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Nanomechanical Testing for Irradiated Materials
September 11 @ 4:30 pm - 5:30 pm
Dr. Janelle P. Wharry
School of Nuclear Engineering
The objective of this talk is to demonstrate the potential for transmission electron microscopic (TEM) in situ mechanical tests for coupled qualitative and quantitative assessment of mechanical performance of irradiated materials.
Conventional mechanical testing in accordance with ASTM standards typically requires large specimen volumes having homogeneous properties and microstructures throughout that volume in order to obtain meaningful quantitative results. But these test geometries are unfeasible for volume-limited materials such as shallow ion irradiated layers or hazardous specimens that are difficult to handle in large quantities, such as radioactive materials. On the other hand, in situ TEM nanomechanical testing utilizes specimens with sub-micron-sized dimensions and the enitre tested volume can be located within a shallow near-surface layer. Hence, in situ TEM nanomechanical testing may offer a transformative method to evaluate the mechanical properties of irradiated and nuclear materials. In situ TEM mechanical testing also offers the distinct advantage of enabling concurrent TEM-resolution imaging/video with quantitative mechanical testing, enabling one to directly link fundamental plastic phenomena to mechanical performance.
We demonstrate in situ TEM mechanical testing on ion irradiated Fe-9Cr oxide dispersion strengthened (ODS) alloy or Cu-10Ta. We investigate four test geometries: micropillar compression, indentation, cantilever, and 4-point bend tests. Compression tests are found to be subject to a size effect if pillars have a minimum dimension <100 nm, owing to the high stress needed to nucleate dislocations that can subsequently induce plastic deformation. But above this size threshold, TEM in situ compression tests accurately measure yield stress values for both the irradiated and unirradiated specimens. Elastic modulus values can also be analyzed to fall in agreement with expected values. Indentation tests enable one to discern relative strengths of microstructural barriers to dislocation plasticity. Cantilever tests can meaningfully measure flow stress. Finally, 4-point bend geometries enable us to estimate fracture toughness.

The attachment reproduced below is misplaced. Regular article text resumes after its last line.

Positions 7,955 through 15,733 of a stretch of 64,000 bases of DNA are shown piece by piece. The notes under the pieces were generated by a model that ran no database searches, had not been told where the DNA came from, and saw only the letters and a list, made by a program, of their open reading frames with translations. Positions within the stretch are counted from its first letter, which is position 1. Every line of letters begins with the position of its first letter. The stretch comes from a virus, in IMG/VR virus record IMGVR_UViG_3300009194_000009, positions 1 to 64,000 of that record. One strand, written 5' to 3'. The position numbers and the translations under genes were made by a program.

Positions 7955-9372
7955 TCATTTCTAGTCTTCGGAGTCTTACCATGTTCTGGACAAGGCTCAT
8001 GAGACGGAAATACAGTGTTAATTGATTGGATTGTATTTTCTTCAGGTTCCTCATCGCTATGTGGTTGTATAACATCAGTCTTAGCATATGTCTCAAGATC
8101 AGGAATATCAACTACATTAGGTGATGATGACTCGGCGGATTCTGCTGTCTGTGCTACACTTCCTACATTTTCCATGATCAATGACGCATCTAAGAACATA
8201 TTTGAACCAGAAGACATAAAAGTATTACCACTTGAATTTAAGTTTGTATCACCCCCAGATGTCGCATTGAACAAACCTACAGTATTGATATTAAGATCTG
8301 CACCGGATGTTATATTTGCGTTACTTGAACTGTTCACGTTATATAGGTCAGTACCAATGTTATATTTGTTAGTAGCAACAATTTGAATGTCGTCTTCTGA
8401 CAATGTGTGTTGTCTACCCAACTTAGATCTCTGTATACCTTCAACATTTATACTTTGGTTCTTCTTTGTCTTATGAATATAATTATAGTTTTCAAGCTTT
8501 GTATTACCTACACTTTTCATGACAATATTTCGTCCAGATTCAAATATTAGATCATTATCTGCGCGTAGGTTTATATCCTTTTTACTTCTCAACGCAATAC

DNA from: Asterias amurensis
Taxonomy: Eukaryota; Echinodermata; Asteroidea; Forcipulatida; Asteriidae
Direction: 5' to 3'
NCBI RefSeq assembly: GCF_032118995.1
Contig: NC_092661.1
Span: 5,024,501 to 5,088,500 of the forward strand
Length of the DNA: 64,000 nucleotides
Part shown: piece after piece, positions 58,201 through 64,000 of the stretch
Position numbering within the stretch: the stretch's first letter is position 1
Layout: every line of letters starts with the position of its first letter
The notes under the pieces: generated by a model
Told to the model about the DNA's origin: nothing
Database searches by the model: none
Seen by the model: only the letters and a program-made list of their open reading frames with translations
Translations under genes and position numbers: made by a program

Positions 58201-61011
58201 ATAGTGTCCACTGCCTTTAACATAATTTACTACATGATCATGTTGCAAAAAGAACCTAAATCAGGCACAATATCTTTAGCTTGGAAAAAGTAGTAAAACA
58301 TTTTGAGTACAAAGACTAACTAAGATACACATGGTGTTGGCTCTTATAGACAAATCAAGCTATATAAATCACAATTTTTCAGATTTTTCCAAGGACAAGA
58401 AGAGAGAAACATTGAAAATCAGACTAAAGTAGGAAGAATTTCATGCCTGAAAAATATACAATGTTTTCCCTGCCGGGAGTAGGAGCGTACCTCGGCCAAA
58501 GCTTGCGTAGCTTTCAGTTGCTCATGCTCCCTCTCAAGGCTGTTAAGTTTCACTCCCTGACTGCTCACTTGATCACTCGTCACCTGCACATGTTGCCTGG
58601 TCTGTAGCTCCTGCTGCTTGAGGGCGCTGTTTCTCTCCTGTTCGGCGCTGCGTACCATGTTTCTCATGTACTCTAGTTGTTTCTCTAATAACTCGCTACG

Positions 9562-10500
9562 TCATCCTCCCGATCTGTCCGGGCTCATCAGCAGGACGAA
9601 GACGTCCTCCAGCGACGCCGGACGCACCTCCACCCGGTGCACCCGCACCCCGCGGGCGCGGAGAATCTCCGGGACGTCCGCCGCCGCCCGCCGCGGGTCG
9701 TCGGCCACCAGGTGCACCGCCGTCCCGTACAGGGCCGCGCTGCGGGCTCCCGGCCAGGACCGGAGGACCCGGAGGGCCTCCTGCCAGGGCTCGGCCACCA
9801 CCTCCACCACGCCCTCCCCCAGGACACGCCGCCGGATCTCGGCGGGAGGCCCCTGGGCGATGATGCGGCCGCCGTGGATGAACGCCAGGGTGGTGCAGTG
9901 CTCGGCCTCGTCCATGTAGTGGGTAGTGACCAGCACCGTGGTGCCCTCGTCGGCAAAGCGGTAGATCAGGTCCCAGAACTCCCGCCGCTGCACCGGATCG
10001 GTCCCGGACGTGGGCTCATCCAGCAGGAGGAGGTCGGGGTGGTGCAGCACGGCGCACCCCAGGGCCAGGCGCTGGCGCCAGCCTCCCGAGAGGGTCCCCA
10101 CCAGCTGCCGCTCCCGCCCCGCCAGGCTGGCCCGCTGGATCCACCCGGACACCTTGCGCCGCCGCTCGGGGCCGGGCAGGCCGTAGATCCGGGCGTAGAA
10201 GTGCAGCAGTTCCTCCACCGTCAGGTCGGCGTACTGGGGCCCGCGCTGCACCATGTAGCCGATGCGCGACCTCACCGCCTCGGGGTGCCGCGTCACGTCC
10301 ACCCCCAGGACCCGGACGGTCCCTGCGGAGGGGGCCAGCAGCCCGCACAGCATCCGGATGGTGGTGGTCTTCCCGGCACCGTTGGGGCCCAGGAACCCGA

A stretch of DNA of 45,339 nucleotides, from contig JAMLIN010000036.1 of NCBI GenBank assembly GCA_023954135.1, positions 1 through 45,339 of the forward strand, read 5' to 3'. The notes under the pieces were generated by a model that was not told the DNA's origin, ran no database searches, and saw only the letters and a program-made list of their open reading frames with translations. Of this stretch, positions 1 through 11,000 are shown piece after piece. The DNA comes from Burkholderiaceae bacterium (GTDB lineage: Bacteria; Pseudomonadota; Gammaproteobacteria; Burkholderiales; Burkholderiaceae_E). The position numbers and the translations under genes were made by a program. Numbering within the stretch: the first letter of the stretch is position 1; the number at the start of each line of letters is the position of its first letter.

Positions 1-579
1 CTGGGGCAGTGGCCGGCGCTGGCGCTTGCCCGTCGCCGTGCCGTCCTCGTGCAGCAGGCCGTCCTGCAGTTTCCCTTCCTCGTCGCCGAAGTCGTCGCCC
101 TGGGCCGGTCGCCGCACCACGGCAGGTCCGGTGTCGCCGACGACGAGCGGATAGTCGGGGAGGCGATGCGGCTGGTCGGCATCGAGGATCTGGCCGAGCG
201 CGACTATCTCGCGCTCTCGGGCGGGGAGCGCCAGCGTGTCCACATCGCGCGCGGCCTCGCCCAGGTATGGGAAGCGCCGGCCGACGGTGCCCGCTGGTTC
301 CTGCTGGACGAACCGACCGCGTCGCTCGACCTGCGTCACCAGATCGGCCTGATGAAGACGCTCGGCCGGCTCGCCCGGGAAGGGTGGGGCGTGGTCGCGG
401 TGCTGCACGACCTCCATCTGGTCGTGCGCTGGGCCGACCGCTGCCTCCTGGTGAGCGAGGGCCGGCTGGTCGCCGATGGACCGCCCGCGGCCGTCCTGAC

Dr. Janelle Wharry is an assistant professor in the School of Nuclear Engineering at Purdue University. Previously, she held an appointment as assistant professor of Materials Science & Engineering at Boise State University (2013-2016). Dr. Wharry is an expert on microstructure, materials characterization, and micromechanics of irradiated metals and alloys. She has pioneered the use of transmission electron microscopy in situ mechanical testing for irradiated alloys. In addition, Dr. Wharry received the DOE contract to code-qualify structural alloys produced by powder metallurgy and hot isostatic pressing for irradiation-facing components in nuclear power plants. She has mentored 9 graduate and more than 30 undergraduate researchers. She has published more than 35 peer-reviewed journal articles and conference papers. Dr. Wharry is an affiliate faculty of the Center for Advanced Energy Studies in Idaho Falls, Idaho. She received her Ph.D. from the University of Michigan in 2012.